You might not think that the humble clothes hanger would make for a successful catalog/Web business. But former stockbroker Devon Rifkin does. He founded the Great American Hanger Co. in Miami in 2000 as an online-only business and has enough faith in the company’s potential that he launched a print catalog in January. The 40-page debut edition mailed to 260,000 customers and Web requesters.
Great American Hanger specializes in supplying wooden, metal, plastic, padded, custom, and personalized hangers to retailers, hotels, and cruise ships. It sells to consumers as well: “Because we’re already manufacturing the hangers for customers, such as Ralph Lauren, there’s very little that has to be done to make the hangers applicable to consumers,” Rifkin says. But business-to-consumer sales account for only 20%-25% of its revenue.
Last year, Great American Hanger pulled in $7.4 million in sales, up 23% from the previous year, and it’s forecasting sales in the “double digits” this year. It has been featured for two consecutive years on the Inc. 500 list of fastest-growing companies.
HANGING ON TO AN IDEA
A business selling nothing but clothes hangers may sound a bit like the old Saturday Night Live skit about the store that sold only Scotch tape. But Rifkin, 33, got the idea after working in his father’s Miami-based company, which sold retail supplies such as mannequins, store fixtures, and yes, hangers.
“I noticed retailers kept coming in and wanting the hangers for their homes,” he says. “And it got me to thinking: For as fanatical and superficial as we can be as a society, there wasn’t a central place to buy hangers.”
Ten years later Rifkin used his apartment as collateral to borrow $30,000 to go into the hanger business. Soon he was traveling to Asia and South America to learn about sourcing hangers. On a whim, he bought $25,000 worth of wooden hangers from a vendor in India, “because they were the cheapest and the Indians spoke English — that was the key, because we wouldn’t have known what we were buying or negotiating.” He sold the $25,000 worth of hangers in three months in 1999 and invested $500,000 in hangers the next year. He credits selling to his father’s customers as a big break for his business.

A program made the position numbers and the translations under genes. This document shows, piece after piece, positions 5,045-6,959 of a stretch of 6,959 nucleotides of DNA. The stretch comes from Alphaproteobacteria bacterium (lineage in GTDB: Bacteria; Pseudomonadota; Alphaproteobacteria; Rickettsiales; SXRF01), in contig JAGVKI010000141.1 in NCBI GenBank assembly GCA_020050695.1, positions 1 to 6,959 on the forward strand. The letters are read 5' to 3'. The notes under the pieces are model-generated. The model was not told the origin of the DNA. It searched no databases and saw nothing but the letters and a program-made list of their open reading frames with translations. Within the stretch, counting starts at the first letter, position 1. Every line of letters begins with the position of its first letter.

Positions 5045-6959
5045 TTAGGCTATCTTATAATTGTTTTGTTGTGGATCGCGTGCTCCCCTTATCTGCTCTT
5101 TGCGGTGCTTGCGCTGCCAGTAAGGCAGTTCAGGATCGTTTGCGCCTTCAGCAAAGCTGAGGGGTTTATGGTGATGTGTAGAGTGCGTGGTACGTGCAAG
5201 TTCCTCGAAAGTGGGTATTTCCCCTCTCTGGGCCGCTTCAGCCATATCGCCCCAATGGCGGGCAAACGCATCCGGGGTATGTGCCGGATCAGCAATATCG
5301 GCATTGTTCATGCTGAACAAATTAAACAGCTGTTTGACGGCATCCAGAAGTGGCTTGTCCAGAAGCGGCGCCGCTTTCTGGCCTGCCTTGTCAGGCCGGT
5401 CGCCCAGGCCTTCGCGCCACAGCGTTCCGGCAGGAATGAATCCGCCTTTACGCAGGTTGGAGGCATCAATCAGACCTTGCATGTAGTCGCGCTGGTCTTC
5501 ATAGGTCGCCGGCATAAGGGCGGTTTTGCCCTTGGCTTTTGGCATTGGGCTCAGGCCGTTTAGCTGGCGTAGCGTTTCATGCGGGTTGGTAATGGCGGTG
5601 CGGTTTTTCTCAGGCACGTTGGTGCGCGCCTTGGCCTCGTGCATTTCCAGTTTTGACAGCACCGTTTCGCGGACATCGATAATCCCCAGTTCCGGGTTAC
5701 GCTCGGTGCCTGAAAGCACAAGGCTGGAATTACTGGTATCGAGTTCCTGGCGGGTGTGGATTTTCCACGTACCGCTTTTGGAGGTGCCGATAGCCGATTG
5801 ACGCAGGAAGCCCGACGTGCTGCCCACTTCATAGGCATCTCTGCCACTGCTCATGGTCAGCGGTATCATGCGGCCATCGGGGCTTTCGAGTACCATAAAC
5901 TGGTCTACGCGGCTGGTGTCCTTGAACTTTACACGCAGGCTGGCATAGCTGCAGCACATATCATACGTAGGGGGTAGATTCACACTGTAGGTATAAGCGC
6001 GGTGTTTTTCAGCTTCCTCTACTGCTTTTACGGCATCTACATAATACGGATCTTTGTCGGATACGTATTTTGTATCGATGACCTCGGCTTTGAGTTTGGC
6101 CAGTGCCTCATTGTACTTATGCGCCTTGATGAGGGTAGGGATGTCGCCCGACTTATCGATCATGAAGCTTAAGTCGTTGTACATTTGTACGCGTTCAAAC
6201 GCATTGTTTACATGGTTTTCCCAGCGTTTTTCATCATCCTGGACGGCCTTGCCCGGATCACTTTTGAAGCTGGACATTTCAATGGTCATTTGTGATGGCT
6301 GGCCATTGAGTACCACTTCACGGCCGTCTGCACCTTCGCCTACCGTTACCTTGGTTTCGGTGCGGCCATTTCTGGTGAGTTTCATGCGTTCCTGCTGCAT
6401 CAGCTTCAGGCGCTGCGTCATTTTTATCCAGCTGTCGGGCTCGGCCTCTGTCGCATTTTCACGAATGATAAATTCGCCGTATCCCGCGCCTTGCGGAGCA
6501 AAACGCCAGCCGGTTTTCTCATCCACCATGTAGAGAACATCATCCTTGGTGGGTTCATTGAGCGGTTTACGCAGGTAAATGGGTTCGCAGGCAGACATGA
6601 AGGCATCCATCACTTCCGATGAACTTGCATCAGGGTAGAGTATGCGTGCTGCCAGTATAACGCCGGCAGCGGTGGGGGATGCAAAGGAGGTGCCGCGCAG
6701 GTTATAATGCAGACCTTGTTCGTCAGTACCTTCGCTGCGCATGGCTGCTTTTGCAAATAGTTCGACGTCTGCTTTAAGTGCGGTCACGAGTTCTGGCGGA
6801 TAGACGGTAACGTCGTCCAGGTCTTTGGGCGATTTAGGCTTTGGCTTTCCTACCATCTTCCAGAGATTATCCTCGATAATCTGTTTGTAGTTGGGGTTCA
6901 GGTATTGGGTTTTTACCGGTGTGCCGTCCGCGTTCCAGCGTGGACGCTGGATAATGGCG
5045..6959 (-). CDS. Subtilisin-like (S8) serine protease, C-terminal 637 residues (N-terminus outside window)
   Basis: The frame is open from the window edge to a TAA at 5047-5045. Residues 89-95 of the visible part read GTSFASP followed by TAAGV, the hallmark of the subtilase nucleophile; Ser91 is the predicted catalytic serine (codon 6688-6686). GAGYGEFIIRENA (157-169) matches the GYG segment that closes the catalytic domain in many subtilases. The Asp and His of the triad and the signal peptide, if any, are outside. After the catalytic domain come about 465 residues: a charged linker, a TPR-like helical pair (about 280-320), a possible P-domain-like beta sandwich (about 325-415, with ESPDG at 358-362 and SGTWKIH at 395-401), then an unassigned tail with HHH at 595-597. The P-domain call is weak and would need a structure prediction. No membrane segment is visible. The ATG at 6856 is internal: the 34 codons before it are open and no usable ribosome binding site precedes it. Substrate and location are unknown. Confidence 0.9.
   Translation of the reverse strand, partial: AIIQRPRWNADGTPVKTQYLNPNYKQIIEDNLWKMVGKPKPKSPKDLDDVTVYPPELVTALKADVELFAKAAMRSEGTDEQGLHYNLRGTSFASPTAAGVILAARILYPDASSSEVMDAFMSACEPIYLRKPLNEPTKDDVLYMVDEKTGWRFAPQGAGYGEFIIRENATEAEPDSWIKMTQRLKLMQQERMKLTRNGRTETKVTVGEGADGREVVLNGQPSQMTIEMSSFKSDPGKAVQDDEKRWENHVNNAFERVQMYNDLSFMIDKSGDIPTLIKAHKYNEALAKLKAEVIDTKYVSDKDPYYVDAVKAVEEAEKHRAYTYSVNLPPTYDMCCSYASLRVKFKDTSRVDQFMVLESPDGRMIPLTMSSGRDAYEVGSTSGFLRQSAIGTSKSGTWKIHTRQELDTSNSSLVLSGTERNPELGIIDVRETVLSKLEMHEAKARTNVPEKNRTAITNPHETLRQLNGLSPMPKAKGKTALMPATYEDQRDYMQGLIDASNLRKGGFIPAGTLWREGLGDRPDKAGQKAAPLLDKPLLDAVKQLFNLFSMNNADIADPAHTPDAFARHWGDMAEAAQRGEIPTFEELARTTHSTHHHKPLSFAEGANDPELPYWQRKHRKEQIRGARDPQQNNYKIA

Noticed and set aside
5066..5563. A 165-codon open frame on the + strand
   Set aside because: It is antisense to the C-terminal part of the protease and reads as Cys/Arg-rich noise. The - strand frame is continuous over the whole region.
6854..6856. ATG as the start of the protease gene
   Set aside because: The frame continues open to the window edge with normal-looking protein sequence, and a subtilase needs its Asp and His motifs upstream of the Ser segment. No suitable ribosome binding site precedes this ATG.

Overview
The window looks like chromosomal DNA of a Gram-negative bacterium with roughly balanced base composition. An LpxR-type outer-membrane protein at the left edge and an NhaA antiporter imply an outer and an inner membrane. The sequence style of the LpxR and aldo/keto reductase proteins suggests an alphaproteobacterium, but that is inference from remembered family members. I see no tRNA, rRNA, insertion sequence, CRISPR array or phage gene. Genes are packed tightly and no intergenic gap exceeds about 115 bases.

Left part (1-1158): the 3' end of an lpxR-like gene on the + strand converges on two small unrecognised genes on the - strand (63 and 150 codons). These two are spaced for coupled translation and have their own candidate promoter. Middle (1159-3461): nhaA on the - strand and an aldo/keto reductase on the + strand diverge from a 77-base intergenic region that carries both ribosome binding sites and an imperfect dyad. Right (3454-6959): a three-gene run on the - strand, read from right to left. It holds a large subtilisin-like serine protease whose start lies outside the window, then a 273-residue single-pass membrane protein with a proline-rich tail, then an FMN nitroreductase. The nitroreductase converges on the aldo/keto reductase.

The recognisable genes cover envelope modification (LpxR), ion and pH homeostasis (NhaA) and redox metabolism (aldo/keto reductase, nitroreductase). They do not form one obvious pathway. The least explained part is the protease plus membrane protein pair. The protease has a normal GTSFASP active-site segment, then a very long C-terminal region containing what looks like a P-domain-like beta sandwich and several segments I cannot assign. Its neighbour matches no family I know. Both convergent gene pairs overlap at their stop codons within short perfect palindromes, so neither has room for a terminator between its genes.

Word spread, and soon Rifkin was selling to celebrities such as Donald Trump, Jerry Seinfeld, and Arnold Schwarzenegger. The Sultan of Brunei brought 25,000 hangers. Rich-and-famous clotheshorses aside, the company’s consumer clientele tends to be prototypical catalog shoppers. The majority are women in households with annual income of $50,000-$100,000 a year who buy fashion apparel and home goods. The average order size is $150.
Rifkin intended to produce a Great American Hanger catalog from the very beginning. But in typical Rifkin fashion, he studied the business well in advance before jumping in.
“We research everything,” he says. Rifkin attended conferences, spoke with scores of vendors, and even met with potential printers to evaluate the level of clay content in the papers he was considering using for the catalog. “I’m old-school that way,” he says.
The company has already sent out two mailings; its next mailing will be in early fall. The plans call for six mailings annually reaching more than 1 million consumers.
Great American Hangers has a warehouse in Reno, NV, and offices in Hong Kong in addition to its Miami headquarters. Rather than leasing a giant office space and growing into it, Rifkin has moved headquarters nine times in seven years to ensure that the business growth justified the space.
While the upcoming postal rate increase is a blow to all catalogers, particularly new and small mailers, Rifkin is taking it in stride: “It is what it is. As a business owner, you have choices to make in order to mitigate the costs increases. You can choose less-expensive paper or stop mailing as many catalogs.”
With less than six months as a print cataloger under his belt, Rifkin knows he still has a lot to learn about the selling medium. What’s been his biggest surprise about the catalog business so far? “I was surprised to hear so many people saying, ‘Take me off your list.’”